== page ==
Missouri State Road Championships – Ste. Genevieve, MO

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Sunday was hot. That was the thing. Super hot. Like mid to upper 90’s and very high humidity. Everyone melted. Including myself. The race course was great. Two 34 miles loops and then a short finish loop of 20 miles. 3 pretty big climbs per lap.

We did great. Brian Jensen won again, with Chris Hall finishing 3rd and Bill Stolte 4th. Nick and I rode the two big laps and called it a day. Brian soloed in completely cramped up. Chris soloed for 3rd completely cramped up. Bill rode away from the small group I was in and put 5 minutes on them in the last 20 miles. He might of been the only guy in the race that wasn’t finished physically. I felt terrible right from the start. Beyond terrible. I was getting dropped by the field on 1 km climbs. But, the field eventually got down to 7 guys left. I thought about it as my hamstrings were cramping and decided that I couldn’t think of a good reason to destroy my legs for the result. I almost never quit races. I have no regrets here. The race was up the road and I was completely destroyed. And I was destroyed without ever putting out a huge effort. Pretty weird.

I would like to know, exactly know, what a person’s body does to acclimate to heat and cold. I know what it does to acclimate to altitude, but have no idea what it does to acclimate for temperature.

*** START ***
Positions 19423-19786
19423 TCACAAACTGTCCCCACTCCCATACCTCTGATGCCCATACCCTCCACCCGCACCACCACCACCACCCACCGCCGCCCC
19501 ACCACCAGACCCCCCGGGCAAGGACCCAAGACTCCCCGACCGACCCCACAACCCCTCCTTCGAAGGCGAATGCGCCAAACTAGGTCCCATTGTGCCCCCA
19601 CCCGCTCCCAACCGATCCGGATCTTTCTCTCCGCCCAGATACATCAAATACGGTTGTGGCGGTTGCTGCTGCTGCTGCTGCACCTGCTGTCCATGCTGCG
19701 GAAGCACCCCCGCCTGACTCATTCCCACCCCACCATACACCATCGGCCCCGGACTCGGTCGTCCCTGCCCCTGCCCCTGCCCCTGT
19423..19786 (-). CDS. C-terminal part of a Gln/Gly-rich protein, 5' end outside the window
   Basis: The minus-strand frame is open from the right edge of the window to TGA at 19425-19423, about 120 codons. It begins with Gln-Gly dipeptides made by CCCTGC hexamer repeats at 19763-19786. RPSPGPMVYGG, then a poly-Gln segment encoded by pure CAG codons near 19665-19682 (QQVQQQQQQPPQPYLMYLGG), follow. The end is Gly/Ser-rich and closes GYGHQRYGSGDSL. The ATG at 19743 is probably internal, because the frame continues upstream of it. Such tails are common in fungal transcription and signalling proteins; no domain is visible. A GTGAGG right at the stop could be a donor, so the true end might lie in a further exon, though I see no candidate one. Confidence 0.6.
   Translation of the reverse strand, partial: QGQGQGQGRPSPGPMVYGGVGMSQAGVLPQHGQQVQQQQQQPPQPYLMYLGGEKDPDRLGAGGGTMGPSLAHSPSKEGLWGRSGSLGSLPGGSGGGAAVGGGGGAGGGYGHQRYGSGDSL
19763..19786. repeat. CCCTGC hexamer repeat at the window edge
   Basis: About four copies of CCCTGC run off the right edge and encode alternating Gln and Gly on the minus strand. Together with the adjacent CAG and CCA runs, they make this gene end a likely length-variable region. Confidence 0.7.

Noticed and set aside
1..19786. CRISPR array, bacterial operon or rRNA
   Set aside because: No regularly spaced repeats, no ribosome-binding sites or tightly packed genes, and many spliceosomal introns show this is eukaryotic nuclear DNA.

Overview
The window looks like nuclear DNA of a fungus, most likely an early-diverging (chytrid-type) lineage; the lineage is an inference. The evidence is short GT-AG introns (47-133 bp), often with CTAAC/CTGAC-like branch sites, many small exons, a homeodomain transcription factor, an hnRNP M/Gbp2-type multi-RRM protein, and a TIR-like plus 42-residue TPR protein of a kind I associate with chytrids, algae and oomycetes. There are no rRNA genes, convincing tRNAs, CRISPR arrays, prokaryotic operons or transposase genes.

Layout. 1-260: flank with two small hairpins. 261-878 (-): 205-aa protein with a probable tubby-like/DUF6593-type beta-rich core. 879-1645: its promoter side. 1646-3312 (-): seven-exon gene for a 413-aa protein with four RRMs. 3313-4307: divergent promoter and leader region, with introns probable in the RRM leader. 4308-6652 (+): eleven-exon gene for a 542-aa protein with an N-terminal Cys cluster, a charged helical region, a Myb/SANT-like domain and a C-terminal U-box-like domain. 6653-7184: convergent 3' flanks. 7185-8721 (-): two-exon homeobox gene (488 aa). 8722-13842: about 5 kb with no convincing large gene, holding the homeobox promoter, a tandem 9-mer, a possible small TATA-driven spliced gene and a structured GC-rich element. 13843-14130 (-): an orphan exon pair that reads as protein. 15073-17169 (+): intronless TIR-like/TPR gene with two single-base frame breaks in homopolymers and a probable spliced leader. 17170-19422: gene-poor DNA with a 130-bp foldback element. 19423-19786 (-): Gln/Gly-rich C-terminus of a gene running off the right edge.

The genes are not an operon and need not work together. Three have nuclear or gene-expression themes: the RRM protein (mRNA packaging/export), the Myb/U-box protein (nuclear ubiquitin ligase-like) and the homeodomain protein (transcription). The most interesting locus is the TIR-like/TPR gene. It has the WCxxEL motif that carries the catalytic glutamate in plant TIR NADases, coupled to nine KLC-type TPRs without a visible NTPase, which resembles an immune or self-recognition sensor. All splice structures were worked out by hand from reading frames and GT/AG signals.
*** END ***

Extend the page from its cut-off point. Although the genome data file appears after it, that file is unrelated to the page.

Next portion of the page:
So, that is 3 race wins in the last 3 races for the Tradewind Energy/The Trek Stores Team. But, I’m riding worse than I have all season. By miles. Just when the important races are coming up. Great. I might have to try to switch something up here. I’m not sure what, but it couldn’t hurt to try.

4 thoughts on “Missouri State Road Championships – Ste. Genevieve, MO

  1. Wayde Tardif

    Aclimitisatation to heat is something I learned . . . you can learn it. While racing in the UAE my first year was hell, but the second season was ok. Temps would start out in the morning at 38c and rise to 44c by the time we rolled in at 9:30am, and the humidity was pretty high. Actually you welcomed the humidity because it provided a cooling effectas the wind played over you. Keep well hydrated and wear light colours was the only precautions. There was a lot of night racing, which wasn’t necessarily easier except that the psychological effects of the sun didn’t play on you.
    I found that my limit was actually 42c before I started to really fall apart.

     
  2. Ethan Froese

    When you aclimate to the heat, your body produces more plasma which aides in the delivery of water to the skin, helping to keep you cooler. Takes about 14 days of training in the heat to get there.

    “What is necessary for cooling isn’t the haemoglobin (the red blood cells in blood) but the plasma, which is essentially water with a number of different proteins and electrolytes in it. However, your body can’t separate the red cells (which are the oxygen carriers) from the plasma – they all go along for the ride to the skin. ”

    http://www.endurancescience.com/blog/?p=284

     
  3. H Luce

    Turn off your air conditioning at home and use a box fan in your window. Don’t sit around in air-conditioned cars before your race, and roll your windows down to cool off instead of using a/c.

     

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